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. Last Updated: 07/27/2016

Turkey Slaps Curbs on Russian Export Goods


ANKARA, Turkey -- Turkey will impose curbs on Russian exports and may withdraw support for its membership in the World Trade Organization as a trade dispute between the two countries intensifies.

From Sept. 1, Turkey will inflict the same trade restrictions on Russian goods that Moscow has applied at its border posts, Foreign Trade Minister Kursad Tuzmen told reporters in Ankara on Friday.

Turkey, a U.S. ally that trades more goods with Russia than any other country, complained last week as Turkish trucks sat waiting at Russian customs. The government suspects that Moscow may be punishing it for allowing U.S. warships to pass through the Bosporus to deliver humanitarian aid to Georgia.

"I hope we can now resolve the problem without it getting worse," Tuzmen said. "We don't want to conclude that Russia is obstructing Turkish exports because of permission we gave for NATO ships to pass through the Bosporus."

U.S. warships are spearheading the aid mission to Georgia, a U.S. ally that wants to join NATO. The Bosporus provides sole access for ships to Georgia's ports in the Black Sea. Russia began an incursion into its Caucasus neighbor on Aug. 8, a day after Georgian troops attempted to regain Russian-backed South Ossetia.

The curbs on Turkish exports may cost the country as much as $3 billion in lost revenue, Tuzmen said. Russia was the largest market outside the European Union for Turkish goods last year, with $4.9 billion of exports. Turkey also relies on Russian natural gas imports for heating and electricity.

Officials at the Federal Customs Service in Moscow have said they are not aware of measures against Turkish exports.

The Turkish government is responsible for policing the 32-kilometer Bosporus, the only route for ships traveling to the Black Sea, under the 1936 Montreux agreement. Countries that do not border the Black Sea may only sail their warships there for a maximum 21 days and must give 15 days' notice before passing the straits.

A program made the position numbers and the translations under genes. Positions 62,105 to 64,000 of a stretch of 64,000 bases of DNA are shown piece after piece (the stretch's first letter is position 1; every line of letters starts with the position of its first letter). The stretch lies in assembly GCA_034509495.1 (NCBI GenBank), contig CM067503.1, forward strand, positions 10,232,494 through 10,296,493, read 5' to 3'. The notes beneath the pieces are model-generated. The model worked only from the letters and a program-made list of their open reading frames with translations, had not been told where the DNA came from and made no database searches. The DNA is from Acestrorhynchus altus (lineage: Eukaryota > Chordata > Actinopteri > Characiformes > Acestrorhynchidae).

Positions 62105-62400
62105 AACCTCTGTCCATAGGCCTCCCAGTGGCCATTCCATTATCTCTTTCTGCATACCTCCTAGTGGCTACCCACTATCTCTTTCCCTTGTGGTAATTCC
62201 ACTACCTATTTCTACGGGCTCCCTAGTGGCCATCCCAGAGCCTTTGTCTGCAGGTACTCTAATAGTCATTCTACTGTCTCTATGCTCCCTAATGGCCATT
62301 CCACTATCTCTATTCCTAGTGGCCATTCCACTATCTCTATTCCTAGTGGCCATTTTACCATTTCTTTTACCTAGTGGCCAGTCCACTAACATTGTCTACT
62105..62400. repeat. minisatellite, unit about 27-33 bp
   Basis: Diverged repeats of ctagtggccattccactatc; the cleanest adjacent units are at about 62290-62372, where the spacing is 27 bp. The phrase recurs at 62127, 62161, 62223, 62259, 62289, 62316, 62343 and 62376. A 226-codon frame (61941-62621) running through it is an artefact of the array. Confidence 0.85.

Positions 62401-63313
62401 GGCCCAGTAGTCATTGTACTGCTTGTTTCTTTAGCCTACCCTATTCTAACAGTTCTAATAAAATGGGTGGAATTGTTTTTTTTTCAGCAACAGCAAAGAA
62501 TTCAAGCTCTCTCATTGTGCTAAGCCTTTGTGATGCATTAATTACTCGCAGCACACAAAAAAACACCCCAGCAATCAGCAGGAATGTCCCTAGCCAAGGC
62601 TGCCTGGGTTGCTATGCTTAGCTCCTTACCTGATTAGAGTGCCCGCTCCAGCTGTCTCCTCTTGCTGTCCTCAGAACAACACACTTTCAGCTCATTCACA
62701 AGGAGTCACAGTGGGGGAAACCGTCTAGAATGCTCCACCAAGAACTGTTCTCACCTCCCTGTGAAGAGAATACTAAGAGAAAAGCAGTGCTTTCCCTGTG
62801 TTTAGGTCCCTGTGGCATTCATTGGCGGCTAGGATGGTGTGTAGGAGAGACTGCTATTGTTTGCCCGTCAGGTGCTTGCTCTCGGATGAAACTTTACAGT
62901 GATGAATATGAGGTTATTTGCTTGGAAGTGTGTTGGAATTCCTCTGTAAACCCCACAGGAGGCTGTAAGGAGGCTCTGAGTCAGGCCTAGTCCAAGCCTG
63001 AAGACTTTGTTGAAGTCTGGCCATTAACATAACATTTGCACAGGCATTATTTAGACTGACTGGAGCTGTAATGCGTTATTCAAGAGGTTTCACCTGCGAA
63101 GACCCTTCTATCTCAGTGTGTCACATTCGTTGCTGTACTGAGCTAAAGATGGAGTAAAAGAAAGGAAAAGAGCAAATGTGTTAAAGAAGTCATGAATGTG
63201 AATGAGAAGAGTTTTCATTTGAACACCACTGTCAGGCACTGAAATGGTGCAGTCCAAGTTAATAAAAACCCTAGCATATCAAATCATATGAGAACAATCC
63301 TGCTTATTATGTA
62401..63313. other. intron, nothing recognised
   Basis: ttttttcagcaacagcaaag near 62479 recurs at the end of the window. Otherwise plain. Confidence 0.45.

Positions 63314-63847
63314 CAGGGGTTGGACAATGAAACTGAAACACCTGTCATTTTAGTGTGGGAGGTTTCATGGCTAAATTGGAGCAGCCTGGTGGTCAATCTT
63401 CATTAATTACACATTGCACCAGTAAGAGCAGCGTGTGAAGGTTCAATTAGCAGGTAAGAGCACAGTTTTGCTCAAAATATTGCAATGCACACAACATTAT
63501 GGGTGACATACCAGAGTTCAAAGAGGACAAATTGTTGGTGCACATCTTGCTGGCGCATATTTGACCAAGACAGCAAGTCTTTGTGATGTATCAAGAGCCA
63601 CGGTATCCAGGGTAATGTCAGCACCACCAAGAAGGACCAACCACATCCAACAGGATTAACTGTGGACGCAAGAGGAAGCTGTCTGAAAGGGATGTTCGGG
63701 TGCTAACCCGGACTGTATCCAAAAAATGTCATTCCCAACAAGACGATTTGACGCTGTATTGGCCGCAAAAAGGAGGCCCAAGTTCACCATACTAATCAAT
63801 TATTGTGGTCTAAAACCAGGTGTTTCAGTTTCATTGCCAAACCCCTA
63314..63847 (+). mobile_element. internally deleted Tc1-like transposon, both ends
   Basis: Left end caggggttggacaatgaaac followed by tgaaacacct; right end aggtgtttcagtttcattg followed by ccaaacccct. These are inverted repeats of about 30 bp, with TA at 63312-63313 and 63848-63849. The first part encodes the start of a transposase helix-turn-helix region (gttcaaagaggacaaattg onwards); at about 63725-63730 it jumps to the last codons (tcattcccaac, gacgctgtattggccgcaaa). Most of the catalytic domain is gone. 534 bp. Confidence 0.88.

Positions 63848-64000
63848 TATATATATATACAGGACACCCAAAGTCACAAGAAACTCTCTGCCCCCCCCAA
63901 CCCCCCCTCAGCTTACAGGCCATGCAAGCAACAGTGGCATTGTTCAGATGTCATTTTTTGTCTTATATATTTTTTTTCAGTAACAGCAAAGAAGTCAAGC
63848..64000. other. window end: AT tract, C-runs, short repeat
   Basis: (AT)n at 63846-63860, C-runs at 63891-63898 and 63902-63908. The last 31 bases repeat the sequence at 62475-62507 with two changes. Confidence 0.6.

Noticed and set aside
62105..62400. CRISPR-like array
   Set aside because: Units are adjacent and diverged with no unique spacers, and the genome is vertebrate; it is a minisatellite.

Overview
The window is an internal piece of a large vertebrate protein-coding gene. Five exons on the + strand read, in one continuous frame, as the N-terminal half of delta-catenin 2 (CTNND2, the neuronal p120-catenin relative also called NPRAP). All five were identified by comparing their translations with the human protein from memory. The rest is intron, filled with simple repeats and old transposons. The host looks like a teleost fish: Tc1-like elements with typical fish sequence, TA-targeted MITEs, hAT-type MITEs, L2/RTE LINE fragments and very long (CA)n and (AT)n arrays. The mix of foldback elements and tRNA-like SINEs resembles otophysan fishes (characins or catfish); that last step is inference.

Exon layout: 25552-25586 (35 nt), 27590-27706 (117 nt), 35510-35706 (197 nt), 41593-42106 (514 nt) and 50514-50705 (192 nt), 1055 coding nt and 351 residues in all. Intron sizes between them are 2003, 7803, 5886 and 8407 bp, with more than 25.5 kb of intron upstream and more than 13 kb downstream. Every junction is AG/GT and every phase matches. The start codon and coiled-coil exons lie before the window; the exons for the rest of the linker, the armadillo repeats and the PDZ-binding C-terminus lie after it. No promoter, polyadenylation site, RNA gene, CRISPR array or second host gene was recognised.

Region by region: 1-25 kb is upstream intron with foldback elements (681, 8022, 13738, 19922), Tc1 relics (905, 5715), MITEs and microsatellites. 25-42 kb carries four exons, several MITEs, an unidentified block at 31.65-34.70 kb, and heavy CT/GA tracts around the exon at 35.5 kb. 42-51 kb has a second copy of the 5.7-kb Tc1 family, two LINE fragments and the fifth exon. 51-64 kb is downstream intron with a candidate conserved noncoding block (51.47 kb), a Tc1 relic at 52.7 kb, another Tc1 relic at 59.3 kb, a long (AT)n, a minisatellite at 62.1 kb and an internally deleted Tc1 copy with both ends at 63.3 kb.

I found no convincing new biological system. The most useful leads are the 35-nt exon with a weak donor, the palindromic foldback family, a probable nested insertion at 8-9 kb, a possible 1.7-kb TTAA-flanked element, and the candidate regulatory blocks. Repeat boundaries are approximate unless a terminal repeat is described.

Turkey is responsible for applying the accord's three-week rule on foreign ships, Anatoly Nogovitsyn, deputy chief of the General Staff, said in Moscow on Aug. 27.

Ankara has sought to boost trade with Moscow as it tackles a current account deficit that's widening as energy costs increase.

Textile and clothing exports, which make up the bulk of exports to Russia, were Turkey's biggest foreign currency earner last year, bringing in $22.6 billion.

Meanwhile, Turkish builders, including Enka, have invested billions in Russian construction projects. Enka on Friday slumped 2.8 percent to 10.60 liras ($9) on the Istanbul Stock Exchange, extending this week's losses to 12 percent on concern that the trade dispute will hurt its business in Russia.

The dispute means that Turkey may withdraw its support for Russia's membership of the WTO, Tuzmen said. Russia, with the largest economy outside the 153-member trade organization, applied to join more than 15 years ago.